As we said earlier, progressing through the campaign will unlock modes in the main menu. Here you can select the game modes you've unlocked and play them either in single player against AI-controlled opponents, online in private or public races, or against friends and family in up to four-player split-screen. These social modes are great for some of the games we haven't mentioned yet, and if you progress far enough through the campaign tiers you'll unlock Steal the Stash and Time Bomb.
Steal The Stash is a cops and robbers style mode that pits you against an opposing team. You have to steal the loot from their base and get it back to yours before the time is up. Time Bomb sees one car strapped with a timed thermobaric bomb, who is hell-bent on taking everyone down with them. You have to try to avoid the explosion, and any cars caught in the blast become mini mobile bombs themselves, as everyone competes to be the last vehicle driving.
Finally, there is Carkour, which as the play on words suggests is parkour for cars. Here there are nineteen courses, ranging from simple loops and jumps to complex tracks and cityscapes that will drive you insane as you try to find all the collectibles as fast as you can. One particularly difficult track, the aptly named Rainbow Road, reminded us of certain Mario Kart track which consists of just a ribbon of looping twisting track with no sides. It is insanely hard but we took great satisfaction from completing it.
The handling is quite good, if a little twitchy under low speeds, and you'll soon become accustomed to the breakneck twists, turns and the ability to defy gravity and drive on walls and ceilings a high speed. That being said, there are some issues with camera angles that can really jar the experience, and flipping between vertical and horizontal tracks can sometimes cause the view to become a little twisted which can be quite disorientating. There is also no real map or guidance to show you the best route to take, and while this leaves the racing path up to you, make a small detour in the wrong direction and you may as well restart the race as there is no quick way back to the front.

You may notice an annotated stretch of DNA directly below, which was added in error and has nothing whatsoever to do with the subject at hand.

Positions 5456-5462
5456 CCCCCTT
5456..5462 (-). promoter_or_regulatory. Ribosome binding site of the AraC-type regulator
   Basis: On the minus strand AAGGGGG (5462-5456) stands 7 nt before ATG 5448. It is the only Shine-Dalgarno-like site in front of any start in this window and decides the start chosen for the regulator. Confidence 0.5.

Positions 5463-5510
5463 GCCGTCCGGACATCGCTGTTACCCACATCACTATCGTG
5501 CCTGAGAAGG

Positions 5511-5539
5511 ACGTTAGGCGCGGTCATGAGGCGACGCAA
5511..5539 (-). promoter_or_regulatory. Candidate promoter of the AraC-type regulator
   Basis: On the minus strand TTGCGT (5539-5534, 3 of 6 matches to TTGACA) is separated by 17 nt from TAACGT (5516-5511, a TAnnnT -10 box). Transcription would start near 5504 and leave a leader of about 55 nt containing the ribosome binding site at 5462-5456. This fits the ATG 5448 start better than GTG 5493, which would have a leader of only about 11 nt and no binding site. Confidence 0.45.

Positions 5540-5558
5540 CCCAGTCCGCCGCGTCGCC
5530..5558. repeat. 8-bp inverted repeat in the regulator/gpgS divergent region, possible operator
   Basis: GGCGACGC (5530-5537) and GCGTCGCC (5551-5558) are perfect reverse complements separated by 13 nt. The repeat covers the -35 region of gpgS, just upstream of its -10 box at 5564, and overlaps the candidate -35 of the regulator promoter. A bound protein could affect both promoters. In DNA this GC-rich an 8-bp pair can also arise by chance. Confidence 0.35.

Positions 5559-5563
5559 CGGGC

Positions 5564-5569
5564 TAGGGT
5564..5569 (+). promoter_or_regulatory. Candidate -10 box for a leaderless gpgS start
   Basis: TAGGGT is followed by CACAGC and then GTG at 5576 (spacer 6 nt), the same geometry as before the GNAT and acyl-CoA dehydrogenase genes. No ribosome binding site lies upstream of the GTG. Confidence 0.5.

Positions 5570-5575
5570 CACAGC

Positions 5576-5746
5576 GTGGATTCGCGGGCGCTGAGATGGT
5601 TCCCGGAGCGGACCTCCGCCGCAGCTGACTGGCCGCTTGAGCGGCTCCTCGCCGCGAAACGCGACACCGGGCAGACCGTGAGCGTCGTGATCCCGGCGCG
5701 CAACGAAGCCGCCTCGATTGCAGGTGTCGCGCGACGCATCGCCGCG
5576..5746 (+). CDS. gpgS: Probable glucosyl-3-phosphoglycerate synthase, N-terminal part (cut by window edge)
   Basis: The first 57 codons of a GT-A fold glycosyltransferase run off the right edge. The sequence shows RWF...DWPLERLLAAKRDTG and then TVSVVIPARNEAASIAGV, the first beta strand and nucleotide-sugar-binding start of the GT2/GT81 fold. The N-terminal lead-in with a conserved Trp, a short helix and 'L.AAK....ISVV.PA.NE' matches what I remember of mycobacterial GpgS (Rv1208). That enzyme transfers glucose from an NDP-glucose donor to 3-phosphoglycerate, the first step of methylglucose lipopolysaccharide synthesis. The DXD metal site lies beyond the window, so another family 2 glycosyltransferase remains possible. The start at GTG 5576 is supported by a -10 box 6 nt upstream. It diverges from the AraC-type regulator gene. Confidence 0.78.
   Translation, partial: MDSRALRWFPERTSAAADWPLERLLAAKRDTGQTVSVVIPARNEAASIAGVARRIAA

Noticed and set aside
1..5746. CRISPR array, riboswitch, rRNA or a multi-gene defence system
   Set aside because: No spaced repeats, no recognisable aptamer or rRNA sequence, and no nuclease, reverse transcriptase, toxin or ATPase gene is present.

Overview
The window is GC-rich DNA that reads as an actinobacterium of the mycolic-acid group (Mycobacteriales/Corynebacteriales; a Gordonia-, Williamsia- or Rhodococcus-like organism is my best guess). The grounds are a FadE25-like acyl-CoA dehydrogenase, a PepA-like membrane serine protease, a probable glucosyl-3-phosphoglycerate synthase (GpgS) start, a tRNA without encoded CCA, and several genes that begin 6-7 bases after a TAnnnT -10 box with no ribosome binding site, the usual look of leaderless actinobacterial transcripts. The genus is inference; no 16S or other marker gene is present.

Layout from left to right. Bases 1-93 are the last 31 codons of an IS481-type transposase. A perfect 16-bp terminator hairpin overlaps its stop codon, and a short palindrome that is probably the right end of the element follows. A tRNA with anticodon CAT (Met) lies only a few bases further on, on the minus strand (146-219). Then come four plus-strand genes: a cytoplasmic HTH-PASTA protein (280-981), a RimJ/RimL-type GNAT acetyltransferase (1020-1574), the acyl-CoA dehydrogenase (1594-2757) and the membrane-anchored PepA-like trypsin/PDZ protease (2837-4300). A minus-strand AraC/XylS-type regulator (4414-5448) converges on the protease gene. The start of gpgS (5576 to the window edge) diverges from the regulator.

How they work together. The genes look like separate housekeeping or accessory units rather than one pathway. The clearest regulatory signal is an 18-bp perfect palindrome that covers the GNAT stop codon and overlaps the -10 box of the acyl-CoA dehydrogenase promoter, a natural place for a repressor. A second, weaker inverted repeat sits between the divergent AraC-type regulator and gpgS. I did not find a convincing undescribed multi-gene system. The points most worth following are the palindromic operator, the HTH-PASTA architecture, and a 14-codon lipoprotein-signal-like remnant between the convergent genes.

Keeping up with the Rollcage-esque theme of the game, the soundtrack is compiled with a host of drum & bass tracks, along with a few techno and trance numbers. Nothing quite to the level of Fatboy Slim's Love Island, but still certainly enjoyable and quite fitting for the style of game. One big problem we had, however, was the engine noise; while the audio is adjustable in the settings, the cars were set at a level that was just too loud to begin with and after just a few initial races we realised we couldn't actually hear any music at all under the drone of the engines and the screeching of tyres. After a bit of adjustment, we soon found an appropriate level to enjoy it, but it seemed odd not to have been balanced at the start.
In a year that has given us a huge variety of racing games, this nostalgic look back at late '90s classic Rollcage certainly scratches an itch. That said, the fact that the game modes and items are held behind a lengthy solo mode, as well as some rough edges in terms of gameplay and audio balancing, stop Grip from standing out from the pack. It's still a fun game with plenty to do, even if some of the good stuff takes a bit of time to get to...